Aida Touma-Sliman is a former journalist and nominee for the Nobel Prize for the Nobel Prize 2007. She is currently also one of only 18 Arab (out of 120 total) members of the Israeli Knesset, the parliamentary body of Israel.
Touma-Sliman is a vocal opponent of a new Israeli law that officially defines the country as the Jewish nation state. The law establishes Hebrew as the official language of Israel, and also mentions Jewish settlements – which have typically been in Palestinian-populated areas – a "national value." Touma-Sliman calls the law "Israeli apartheid."
Touma-Sliman is in Louisville to speak at an event sponsored Tuesday by the Jewish Voice for Peace Kentucky and the Louisville Committee for Peace in the Middle East. I spoke with her about extremism in Israel. You can listen to our conversation in the above player.
Touma-Sliman about the difficulty of being an Arab in the Knesset:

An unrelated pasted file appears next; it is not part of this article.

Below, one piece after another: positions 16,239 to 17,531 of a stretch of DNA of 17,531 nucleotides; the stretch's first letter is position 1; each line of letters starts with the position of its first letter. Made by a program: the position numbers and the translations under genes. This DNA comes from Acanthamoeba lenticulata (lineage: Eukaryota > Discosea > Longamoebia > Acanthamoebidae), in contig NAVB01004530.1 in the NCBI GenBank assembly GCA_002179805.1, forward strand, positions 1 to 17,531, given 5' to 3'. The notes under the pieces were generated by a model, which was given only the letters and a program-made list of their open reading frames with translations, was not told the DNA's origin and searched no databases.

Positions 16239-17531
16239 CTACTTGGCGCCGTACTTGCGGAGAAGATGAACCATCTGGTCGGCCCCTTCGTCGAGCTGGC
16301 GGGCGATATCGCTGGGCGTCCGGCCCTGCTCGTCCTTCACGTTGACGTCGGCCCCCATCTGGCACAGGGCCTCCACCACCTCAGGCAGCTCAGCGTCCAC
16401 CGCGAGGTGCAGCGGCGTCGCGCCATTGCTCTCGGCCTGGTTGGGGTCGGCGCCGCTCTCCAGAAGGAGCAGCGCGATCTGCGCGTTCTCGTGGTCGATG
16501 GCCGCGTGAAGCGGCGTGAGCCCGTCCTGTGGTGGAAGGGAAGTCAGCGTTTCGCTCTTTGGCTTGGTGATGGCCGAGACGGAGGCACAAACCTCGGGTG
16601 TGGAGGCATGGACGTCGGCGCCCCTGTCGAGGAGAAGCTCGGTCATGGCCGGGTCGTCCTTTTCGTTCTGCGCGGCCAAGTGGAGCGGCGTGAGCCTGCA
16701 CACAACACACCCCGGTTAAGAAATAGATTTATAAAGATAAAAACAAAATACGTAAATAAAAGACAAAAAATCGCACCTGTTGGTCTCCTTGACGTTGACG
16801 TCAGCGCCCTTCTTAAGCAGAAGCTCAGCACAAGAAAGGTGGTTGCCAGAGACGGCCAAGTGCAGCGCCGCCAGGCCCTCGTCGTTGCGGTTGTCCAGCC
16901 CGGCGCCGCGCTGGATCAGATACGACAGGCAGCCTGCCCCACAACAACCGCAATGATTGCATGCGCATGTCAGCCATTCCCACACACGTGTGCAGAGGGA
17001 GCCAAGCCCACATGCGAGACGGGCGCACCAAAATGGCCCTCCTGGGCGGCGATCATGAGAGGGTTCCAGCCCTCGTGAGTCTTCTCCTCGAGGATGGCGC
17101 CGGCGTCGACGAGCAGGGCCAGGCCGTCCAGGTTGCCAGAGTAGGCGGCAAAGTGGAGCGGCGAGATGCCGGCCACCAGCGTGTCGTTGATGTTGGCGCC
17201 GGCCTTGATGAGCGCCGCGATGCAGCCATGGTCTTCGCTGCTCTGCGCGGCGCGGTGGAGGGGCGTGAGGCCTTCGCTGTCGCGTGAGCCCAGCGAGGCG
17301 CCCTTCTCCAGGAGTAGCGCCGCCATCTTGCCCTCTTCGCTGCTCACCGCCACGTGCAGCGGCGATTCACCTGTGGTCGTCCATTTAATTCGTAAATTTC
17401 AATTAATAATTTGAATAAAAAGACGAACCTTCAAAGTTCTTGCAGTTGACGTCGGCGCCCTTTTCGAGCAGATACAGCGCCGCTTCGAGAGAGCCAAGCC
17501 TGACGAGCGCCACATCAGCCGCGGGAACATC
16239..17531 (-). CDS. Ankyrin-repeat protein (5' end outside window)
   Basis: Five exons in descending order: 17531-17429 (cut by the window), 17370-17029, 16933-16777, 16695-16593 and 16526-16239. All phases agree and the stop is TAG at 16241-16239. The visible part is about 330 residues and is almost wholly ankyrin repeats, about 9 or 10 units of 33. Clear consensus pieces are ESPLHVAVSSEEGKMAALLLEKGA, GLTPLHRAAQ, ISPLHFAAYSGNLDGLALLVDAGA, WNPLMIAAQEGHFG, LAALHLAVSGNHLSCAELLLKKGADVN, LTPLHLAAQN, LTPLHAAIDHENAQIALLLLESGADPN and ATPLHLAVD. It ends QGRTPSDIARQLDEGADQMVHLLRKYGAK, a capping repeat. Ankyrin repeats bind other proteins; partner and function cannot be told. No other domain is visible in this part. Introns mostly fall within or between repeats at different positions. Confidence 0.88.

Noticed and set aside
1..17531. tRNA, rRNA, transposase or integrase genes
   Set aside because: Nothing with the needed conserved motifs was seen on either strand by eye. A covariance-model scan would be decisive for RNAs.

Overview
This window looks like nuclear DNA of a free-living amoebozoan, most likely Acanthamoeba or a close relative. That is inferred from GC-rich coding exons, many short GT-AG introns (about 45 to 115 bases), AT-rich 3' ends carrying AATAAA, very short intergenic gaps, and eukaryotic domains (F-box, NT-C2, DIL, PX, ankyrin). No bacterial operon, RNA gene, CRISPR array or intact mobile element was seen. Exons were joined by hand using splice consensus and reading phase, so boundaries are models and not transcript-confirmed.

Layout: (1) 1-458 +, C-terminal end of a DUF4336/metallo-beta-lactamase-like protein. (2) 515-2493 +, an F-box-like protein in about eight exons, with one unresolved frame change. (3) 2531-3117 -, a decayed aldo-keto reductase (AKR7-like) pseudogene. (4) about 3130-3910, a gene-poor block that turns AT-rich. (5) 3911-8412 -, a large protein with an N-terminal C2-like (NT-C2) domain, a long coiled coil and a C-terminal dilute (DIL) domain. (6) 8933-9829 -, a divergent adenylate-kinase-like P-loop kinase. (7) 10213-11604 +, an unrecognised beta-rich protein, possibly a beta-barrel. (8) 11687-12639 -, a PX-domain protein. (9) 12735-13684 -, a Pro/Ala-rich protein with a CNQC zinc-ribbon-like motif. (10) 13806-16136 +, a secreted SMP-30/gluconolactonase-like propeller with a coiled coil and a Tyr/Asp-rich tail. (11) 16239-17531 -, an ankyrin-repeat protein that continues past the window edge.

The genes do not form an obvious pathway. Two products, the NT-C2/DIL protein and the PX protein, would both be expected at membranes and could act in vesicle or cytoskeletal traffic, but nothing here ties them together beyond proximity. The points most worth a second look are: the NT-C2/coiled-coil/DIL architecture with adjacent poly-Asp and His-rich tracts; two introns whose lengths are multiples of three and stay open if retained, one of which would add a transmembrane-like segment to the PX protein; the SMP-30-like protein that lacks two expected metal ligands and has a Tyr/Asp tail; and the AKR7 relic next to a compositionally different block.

"I have to say that our situation as Palestinian Arab members of Knesset, and especially those on the common list like me, we face double problems and challenges." On the one hand, we are part of the challenge to the extreme right wing. and on the other hand, we face the challenge of being constantly attacked and urged to be Palestinians and to defend the right of our constituency, a national minority who is being discriminated against. "
About how the press has to do with being attacked by political leaders:
"To tell you the truth, I do not know who learns from President Trump or Prime Minister Netanyahu, it seems like they're leading the same kind of politics when it comes to media." There was a huge discussion going on in Israel when they changed, the Knesset changed the law on public broadcasting and made it more and more under the control of the government. "
Touma-Sliman speaks at 7:00 pm on Tuesday at the American Turkish Friendship Center in Louisville.